You may want to check what the room amenities are, regardless if you are staying in a pet friendly cabin or hotel. If your pet has special diet needs, you may need a stove or refrigerator. It is also a good idea to find out if there are trails or pet friendly parks nearby. That way you will be able to give your pet much needed exercise.

Step Three: Find Out If It’s Really Pet Friendly

When traveling with pets you will quickly learn that there is a difference between pet friendly lodging and tolerant lodging. A pet friendly cabin or hotel will provide easy clean up surfaces, doggie bags, and some will even offer treats. Most of these locations will also allow your pet to run loose in the room while pet tolerant lodging will only allow them inside a certain square footage.

Step Four: Gear Up For Your Pet Travel Needs

When taking a trip with pet in tow, remember that they will have special travel needs. You may want to pad their kennel with pillows or towels so that they are comfortable. You may also want to take along extra bags for accidents, treats, and small trays to pour water in while stopping for a break.

These are all easy to follow trips so that your upcoming vacation will be one to remember. Your pet will thank you with better behavior as well.

Posted in Pet

Great Pet Care Tips

The following tips are applicable to just about any pet. I have accumulated this information from my own experiences as an animal communicator, with my own pets (which include dogs, fish, birds, turtles and rabbits) as well as from veterinarians and animal rescue organizations. None of this information is intended to be used as a substitute for professional veterinary care.

  1. If you leave the house for any reason, tell your pet(s) where you are going, when you will return and what job you would like them to do (take a nap, watch the house, etc.) while you are gone. I always tell my dogs that I am going to run an errand and when I will be back (i.e. 2 hours, around their dinner, etc.). I also tell them to take a nap while I’m gone and to be good boys. This tends to relieve their anxiety about me being gone. If it is a longer trip, I always tell them how many days I will be gone.
  2. Animals like their routines. If their routine is going to change for a day or longer, tell them why and how the change will impact their routine. For example, if you are going to have to work late for a couple of weeks, tell your pet. This will help to ward off any unwanted behavior that they may exhibit as their way of protesting the dislike of the change to their routine.
  3. If your animal has seizures, ask your vet to do an allergy test for food allergies. One of our dogs began to have seizures shortly after we brought him home from the shelter. Our vet had a comprehensive allergy test done and discovered that he had many allergies (cigarette smoke, Bermuda grass, chicken, rice, etc.). The food that he was eating was made up primarily of chicken and rice. Thus, we changed his food to one of those listed on the ‘approved foods and treats’ list provided by the testing company. Since changing his food, he has not had another seizure. So although food allergies may not always be the cause for seizures, it is worth investigating with your vet.
  4. Prior to bringing a plant or flower into your home, find out if the plant or flower is poisonous to animals. The reactions to the toxic substance in some plants and flowers can range from mild nausea to death. I had a family member’s cat die because it ate part of a leaf from an Easter lily. Other common house plants that are poisonous include, but are not limited to, Philodendrons and Poinsettias. For a more inclusive list check the internet, ask your veterinarian or ask someone at the store that is selling the plant or flower.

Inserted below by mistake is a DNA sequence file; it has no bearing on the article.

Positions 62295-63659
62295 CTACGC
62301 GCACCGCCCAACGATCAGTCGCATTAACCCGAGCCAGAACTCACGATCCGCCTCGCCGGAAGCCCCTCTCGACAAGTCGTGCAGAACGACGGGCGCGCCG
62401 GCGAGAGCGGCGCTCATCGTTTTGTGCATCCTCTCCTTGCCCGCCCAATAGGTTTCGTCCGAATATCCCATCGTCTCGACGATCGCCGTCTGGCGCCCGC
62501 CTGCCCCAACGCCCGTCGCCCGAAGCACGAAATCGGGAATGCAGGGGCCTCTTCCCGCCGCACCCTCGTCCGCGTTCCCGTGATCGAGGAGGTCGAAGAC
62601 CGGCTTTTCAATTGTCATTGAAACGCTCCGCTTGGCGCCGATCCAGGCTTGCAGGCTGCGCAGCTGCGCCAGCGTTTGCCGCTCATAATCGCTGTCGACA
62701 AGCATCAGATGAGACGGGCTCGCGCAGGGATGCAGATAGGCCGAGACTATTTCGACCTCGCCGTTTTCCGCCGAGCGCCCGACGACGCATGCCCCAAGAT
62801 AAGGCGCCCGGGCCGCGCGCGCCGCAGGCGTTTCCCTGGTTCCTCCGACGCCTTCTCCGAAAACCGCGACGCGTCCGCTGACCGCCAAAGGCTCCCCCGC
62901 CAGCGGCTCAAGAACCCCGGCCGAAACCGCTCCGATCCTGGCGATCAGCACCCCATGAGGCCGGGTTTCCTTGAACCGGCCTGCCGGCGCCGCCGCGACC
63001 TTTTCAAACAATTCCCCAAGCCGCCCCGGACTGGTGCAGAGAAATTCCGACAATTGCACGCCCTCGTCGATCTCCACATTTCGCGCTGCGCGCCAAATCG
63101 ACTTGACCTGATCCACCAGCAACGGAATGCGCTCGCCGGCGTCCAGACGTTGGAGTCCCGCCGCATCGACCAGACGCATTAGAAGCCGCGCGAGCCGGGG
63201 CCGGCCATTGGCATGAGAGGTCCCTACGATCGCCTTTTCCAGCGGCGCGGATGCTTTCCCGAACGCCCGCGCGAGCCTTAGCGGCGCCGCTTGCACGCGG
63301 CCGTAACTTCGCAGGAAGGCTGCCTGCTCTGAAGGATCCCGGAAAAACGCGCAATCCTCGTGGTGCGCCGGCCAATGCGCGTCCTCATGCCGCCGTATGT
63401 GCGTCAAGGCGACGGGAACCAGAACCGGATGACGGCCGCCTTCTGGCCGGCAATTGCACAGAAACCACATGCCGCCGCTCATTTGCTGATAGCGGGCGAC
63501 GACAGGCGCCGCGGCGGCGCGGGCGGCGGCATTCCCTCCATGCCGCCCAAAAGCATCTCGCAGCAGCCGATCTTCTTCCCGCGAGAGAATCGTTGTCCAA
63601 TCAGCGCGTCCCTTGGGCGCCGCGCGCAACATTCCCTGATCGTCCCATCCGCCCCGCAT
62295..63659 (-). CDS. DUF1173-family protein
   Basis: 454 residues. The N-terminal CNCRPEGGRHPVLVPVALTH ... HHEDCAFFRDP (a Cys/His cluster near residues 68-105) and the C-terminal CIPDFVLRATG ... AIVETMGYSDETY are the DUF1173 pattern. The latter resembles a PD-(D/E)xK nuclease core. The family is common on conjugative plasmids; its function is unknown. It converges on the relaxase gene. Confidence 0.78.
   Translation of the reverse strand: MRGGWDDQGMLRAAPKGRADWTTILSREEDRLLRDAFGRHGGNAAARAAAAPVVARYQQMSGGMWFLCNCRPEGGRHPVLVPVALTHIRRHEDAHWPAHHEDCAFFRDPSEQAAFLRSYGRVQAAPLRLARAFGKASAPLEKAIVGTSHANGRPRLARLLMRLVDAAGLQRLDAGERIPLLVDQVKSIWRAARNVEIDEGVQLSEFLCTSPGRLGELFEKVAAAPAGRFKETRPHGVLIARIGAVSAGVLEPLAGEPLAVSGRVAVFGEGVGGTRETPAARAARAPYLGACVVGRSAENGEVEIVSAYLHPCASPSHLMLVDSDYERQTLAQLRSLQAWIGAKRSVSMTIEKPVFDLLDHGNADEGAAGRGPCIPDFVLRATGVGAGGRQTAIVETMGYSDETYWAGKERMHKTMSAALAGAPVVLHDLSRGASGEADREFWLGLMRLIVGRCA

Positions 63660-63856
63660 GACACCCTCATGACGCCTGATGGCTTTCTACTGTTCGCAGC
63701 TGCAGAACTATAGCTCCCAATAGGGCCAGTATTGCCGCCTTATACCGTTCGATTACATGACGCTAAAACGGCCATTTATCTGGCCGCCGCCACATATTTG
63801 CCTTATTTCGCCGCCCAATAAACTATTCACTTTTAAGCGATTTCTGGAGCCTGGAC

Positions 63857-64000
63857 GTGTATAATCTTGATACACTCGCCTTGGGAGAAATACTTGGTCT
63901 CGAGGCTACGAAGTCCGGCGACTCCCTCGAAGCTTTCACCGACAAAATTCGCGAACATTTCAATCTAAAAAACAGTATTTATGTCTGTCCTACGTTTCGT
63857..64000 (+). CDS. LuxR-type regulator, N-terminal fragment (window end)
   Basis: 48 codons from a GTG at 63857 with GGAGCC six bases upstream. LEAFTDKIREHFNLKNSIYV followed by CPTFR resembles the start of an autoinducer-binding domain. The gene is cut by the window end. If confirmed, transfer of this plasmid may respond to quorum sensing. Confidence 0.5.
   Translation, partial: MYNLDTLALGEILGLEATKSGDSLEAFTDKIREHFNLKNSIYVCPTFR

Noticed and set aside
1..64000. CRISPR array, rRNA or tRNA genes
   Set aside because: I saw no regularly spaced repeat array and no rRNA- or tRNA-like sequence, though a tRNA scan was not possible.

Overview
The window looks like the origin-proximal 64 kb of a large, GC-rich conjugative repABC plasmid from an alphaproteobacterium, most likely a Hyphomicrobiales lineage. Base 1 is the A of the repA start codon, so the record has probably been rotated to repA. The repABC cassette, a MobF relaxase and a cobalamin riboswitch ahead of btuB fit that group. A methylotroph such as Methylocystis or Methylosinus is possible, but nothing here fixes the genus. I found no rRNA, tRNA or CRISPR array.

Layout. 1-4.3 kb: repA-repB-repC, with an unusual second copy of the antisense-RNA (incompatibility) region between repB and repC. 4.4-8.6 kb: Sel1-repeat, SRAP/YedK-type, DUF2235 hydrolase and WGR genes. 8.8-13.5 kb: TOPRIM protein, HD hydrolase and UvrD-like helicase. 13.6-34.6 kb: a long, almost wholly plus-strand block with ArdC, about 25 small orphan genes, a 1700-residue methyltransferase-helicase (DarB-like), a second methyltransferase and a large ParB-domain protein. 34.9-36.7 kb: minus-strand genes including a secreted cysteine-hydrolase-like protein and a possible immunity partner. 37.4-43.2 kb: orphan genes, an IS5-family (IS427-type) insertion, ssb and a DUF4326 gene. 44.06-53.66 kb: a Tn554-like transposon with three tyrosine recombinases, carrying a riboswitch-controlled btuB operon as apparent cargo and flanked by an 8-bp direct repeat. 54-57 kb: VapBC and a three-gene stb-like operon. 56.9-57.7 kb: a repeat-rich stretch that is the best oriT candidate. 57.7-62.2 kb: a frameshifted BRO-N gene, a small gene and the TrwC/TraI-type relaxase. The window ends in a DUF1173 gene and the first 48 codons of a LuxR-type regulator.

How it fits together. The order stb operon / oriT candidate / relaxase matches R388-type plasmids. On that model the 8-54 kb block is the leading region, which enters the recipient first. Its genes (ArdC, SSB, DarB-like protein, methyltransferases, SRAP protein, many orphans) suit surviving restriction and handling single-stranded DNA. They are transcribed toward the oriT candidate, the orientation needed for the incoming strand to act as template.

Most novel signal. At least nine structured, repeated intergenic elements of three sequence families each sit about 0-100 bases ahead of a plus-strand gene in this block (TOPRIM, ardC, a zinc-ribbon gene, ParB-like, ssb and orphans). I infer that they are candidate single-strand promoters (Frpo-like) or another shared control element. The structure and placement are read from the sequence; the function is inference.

5. If you suspect that your pet has ingested a poisonous substance, seek veterinarian assistance immediately. If the incident occurs after hours, contact the nearest after-hours emergency facility for animals. Try to bring a sample of whatever the animal has ingested or has been bitten by if it is safe for you to do so. For example, one of my dogs had picked up a spider in his mouth and quickly spit it back out. I assumed the spider had bitten him in his mouth. So, I put the spider in a plastic bowl and took my dog to the after-hours emergency vet for treatment. Fortunately, since I had the spider with me, the vet could tell me that it was a type of spider that was not poisonous.
  6. Keep the contact information on your pet’s identification tags and/or microchip up to date. If your pet is lost and someone from animal control or from your neighborhood finds the animal, this will assist in expediting the return of your pet to you.
  7. Post a pet-related notice for rescue personnel on the windows by each exterior door of your home. On each notice, include the number and type of animals that reside in your home as well as the name and phone number of your veterinarian. This will alert the rescue personnel that there are animals in the home and who has medical records on file about each pet in case there is a fire or other major catastrophe involving your home. Some animal rescue organizations (i.e. Humane Society of the United States, ASPCA, etc.) have this type of sticker for your window and may provide them free or for a nominal fee upon request.
  8. Plan for your pet’s future in case something should happen to you. Many states allow you to set up trusts for your pet so that they are taken care of in the manner that you desire in the event that you should pass away before they do. For more information, visit the Humane Society of the United States’ web site or consult with your family attorney.
  9. If you have to relinquish your family pet for any reason (i.e. divorce, loss of your residence, etc.), fully explain to the pet why you have to do this. It is very important for an animal to be told why they won’t be a part of the family that may have raised them. I have seen from client’s pets and animals at the rescue shelters the impact that not knowing this type of information has on animals. Some become aggressive and think that no one likes them. Others become very withdrawn and harbor a lot of guilt that it was their fault that they are not with their family anymore.
  10. Teach children the proper way to approach an unfamiliar animal. This includes asking the animal’s human companion for permission to pet the animal. Some animals are not used to children and can react in an adverse manner if approached too quickly.